As of Sept. 22, EEE has been confirmed in 32 animals in 13 counties – 30 equine and two deer. To date, there is one confirmed human case in Barry County. There is an EEE vaccine available for horses, but not for people. Protecting horses with approved EEE vaccines is an important prevention measure.
In an effort to prevent spread of Eastern Equine Encephalitis is conducting aerial mosquito control treatment in certain high-risk areas of Michigan. Spraying of two areas in Barry County was completed early Tuesday morning, September 22.
EEE is one of the most dangerous mosquito-borne diseases in the United States, with a 33 percent fatality rate in people who become ill. People can be infected with EEE from one bite of a mosquito carrying the virus. Persons younger than age 15 and over age 50 are at greatest risk of severe disease following infection. More than 25 percent of the nation’s EEE cases last year were diagnosed in Michigan. The risk of bites is highest for people who work and play outdoors in affected areas.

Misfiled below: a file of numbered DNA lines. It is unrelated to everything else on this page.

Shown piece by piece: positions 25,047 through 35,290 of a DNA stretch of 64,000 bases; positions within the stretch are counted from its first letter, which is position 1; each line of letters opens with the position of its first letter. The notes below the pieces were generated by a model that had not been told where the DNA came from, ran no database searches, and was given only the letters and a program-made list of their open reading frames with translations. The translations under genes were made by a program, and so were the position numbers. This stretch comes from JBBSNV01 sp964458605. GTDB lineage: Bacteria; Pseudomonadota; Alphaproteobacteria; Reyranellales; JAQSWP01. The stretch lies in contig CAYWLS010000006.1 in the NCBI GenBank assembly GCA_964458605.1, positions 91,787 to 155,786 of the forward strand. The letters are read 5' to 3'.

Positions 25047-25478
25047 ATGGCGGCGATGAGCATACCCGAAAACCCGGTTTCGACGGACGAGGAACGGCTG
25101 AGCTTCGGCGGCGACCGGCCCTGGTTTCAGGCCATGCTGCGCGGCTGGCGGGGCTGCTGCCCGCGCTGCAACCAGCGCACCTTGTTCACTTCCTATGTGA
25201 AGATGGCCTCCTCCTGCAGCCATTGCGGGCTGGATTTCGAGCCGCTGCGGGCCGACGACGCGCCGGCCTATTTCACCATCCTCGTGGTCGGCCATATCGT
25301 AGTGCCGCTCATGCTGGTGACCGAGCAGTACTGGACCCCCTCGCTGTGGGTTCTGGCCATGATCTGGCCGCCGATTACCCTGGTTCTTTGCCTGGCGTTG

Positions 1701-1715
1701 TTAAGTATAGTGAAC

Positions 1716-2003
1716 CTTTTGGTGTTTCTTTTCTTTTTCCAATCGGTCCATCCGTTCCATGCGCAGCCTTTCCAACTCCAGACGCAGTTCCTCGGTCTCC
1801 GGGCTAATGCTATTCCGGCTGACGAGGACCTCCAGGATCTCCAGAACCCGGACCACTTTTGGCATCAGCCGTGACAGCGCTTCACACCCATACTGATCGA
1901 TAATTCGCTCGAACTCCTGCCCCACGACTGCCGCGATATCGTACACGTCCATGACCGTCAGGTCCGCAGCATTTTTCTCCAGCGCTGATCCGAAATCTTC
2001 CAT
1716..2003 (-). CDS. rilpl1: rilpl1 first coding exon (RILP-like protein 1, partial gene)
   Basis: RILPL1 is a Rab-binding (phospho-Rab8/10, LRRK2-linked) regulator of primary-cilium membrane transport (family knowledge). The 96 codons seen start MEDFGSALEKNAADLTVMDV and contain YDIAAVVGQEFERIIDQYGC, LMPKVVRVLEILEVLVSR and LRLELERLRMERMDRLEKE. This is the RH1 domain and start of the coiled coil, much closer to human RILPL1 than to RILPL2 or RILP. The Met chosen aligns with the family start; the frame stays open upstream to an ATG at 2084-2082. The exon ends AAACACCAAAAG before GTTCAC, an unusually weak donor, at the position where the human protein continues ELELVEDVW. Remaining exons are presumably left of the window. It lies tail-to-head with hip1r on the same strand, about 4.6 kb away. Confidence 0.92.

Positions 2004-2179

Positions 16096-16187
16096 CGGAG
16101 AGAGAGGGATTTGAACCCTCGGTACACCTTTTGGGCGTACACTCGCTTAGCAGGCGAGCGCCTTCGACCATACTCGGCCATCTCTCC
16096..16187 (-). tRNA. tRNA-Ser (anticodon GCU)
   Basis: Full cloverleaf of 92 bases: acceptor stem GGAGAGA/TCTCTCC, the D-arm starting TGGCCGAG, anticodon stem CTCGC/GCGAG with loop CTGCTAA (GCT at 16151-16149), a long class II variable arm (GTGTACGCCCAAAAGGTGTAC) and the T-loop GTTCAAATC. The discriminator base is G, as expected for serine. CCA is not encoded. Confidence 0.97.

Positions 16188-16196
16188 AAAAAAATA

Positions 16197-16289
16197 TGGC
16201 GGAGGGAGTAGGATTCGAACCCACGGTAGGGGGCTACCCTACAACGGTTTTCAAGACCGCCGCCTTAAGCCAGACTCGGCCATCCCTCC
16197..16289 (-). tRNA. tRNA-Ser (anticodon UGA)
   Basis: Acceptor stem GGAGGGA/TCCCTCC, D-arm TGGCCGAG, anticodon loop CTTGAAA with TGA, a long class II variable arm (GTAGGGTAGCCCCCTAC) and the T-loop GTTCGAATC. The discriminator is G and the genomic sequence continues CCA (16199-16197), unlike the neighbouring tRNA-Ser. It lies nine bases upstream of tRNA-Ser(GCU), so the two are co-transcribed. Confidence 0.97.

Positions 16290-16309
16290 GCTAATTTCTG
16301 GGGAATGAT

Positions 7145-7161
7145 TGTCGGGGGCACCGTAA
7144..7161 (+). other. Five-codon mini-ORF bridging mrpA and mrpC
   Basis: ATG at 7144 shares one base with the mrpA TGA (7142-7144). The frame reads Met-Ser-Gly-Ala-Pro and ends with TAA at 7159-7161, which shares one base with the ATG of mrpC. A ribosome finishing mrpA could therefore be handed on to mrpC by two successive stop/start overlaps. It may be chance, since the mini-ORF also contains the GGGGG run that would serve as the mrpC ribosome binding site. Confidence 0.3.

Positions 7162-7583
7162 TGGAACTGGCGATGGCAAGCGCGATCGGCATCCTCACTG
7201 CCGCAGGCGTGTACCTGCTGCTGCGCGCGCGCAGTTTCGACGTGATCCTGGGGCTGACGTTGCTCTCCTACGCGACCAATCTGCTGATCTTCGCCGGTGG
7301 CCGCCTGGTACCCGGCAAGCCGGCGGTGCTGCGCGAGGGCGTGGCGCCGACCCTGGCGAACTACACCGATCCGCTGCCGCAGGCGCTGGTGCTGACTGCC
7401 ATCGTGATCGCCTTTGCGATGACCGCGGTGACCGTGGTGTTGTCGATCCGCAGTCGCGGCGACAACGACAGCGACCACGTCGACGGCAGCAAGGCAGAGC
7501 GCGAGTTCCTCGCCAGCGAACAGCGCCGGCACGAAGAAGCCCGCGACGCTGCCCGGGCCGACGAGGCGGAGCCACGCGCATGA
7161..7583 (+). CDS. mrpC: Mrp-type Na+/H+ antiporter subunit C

Update for Tuesday, September 22:
Aerial treatment to help prevent the spread of Eastern Equine Encephalitis resulted in more than 147,000 acres being treated in Blocks 1-1, 1-2, 2-1, 2-2, 4-3, 5-2, 5-3, 6-1 and 13-1. Block 12-1 in Calhoun was partially treated and will be on tonight’s schedule for completion. More than 373,000 acres have been treated to date.
The areas slated for treatment tonight are identified in the Aerial Treatment Zones Map and include:
- Blocks 3-1 and 3-2 in Oakland County and Block 3-3 in Livingston and Oakland counties.
- Block 11-1 in Livingston County.
- Block 12-1 in Calhoun County.
Please refer to the County-level Aerial Treatment Maps for more details of the identified zones’ locations.
Schedules are weather dependent and may change. The most up-to-date information will be posted here at Michigan.gov/EEE.